How Retailers Can Optimize In-Store Marketing Efforts
There are significant advantages that small stand-alone stores have over big-box chains. A mom-and-pop retail business can service its customers on an individual basis and doesn't have to follow guidelines set by executives at some corporate office. In addition, stand-alone stores have the ability to form a unique relationship with their customers by learning their tastes, habits and treating them as if they were a friend.
Connecting on an emotional level is something no chain store can do. The person helping you at Home Depot today won't be the same person helping you the next time you visit.
Starbucks CEO Howard Shultz tried very hard to replicate that experience in his coffeehouse establishments. Starbucks trains its employees to engage customers in conversation and try to get to know them a little. But as hard as it tries, at the end of the day Starbucks is still a chain store and it will never be able to fully replicate the experience a customer gets at the local family-owned café.
In-store marketing is one area where small stores are facing an uphill battle. Chains spend millions of dollars a year dressing up their stores for different seasons, events and sales. They have full-time marketing staffs that work with vendors to produce everything from small point-of-sale signs to large banners. Many stores go even further and put out custom displays.
Since the little guys don't have the capital or resources to do this, their stores don't look half as good as their larger competetors. For example, if you walk into a mall your attention is immediately grabbed by a chain store due to its great in-store marketing. The little guy doesn't stand a chance.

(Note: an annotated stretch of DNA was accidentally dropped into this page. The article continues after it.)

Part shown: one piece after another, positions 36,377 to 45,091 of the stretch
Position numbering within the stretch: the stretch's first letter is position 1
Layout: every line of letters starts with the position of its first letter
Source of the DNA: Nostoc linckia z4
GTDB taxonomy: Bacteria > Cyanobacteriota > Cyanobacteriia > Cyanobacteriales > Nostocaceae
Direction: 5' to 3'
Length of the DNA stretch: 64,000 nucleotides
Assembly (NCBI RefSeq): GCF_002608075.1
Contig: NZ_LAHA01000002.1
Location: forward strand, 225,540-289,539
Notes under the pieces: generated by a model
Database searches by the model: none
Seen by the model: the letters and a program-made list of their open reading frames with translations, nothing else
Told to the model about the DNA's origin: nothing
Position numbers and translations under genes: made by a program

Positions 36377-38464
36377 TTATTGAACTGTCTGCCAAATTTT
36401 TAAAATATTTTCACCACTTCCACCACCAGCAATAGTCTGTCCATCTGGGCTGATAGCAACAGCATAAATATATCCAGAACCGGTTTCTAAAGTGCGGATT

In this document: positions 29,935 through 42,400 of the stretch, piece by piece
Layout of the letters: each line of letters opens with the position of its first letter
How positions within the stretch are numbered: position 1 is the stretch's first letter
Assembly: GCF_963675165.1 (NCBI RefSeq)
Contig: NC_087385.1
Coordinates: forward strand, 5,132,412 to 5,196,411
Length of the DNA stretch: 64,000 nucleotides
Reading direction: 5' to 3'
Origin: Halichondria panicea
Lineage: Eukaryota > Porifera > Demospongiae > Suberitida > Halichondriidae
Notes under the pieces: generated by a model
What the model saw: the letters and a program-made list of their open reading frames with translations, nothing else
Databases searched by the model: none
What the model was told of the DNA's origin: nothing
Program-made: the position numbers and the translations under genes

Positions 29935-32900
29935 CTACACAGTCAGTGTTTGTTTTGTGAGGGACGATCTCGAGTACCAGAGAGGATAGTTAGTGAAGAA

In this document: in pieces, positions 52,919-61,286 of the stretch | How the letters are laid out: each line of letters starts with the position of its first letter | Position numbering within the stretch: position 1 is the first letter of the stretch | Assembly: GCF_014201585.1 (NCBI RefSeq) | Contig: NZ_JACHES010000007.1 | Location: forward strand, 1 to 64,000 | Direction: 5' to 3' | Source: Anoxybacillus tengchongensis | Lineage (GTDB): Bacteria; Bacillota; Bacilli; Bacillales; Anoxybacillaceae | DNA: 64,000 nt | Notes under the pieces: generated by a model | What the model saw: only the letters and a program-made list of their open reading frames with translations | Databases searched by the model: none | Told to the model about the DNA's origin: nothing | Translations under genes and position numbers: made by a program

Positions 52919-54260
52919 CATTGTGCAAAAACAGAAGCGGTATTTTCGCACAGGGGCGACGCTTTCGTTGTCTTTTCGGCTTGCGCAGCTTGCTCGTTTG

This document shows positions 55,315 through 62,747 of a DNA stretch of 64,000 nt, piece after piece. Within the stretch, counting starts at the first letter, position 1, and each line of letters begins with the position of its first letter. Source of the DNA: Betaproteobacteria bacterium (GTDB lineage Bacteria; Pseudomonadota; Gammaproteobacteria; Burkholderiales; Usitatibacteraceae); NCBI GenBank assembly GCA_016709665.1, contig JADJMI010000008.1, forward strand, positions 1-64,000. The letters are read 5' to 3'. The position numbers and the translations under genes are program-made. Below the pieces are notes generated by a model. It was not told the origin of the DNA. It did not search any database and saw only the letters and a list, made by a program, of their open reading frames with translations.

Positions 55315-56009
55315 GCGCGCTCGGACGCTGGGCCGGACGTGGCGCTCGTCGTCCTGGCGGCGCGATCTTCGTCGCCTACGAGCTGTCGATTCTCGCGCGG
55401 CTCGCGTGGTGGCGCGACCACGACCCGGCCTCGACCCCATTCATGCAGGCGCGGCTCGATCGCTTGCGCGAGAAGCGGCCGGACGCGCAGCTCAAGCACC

There are many ways that a retail business owner can optimize their limited resources and give consumers the experience they want. The following are four tips to help small business owners with their in-store marketing efforts:
- The best in-store marketing tool is a broom. Consumers like to shop in a clean and spotless atmosphere. Make sure that your windows sparkle and your floors shine.
- Merchandise should be arranged in an appealing manner. Go into a chain store that sells similar products to yours to see how its products are displayed. Use their ideas and concepts together with your own to make your merchandise more appealing to consumers.
- Use high-quality signage. There's now an alternative to handwritten signs on paper. Companies offer high-quality signage at affordable prices. These signs give your store a professional look in addition to advertising sales and promotions.
- Set the tone with the right music. Choose songs and playlists according to the demographic of your in-store shoppers. You want to give your target market a comfortable and stimulating environment.
Most of all, remember that despite all the resources the big-box stores have, they can't compete with the more personable experience a well-run small retail business can offer.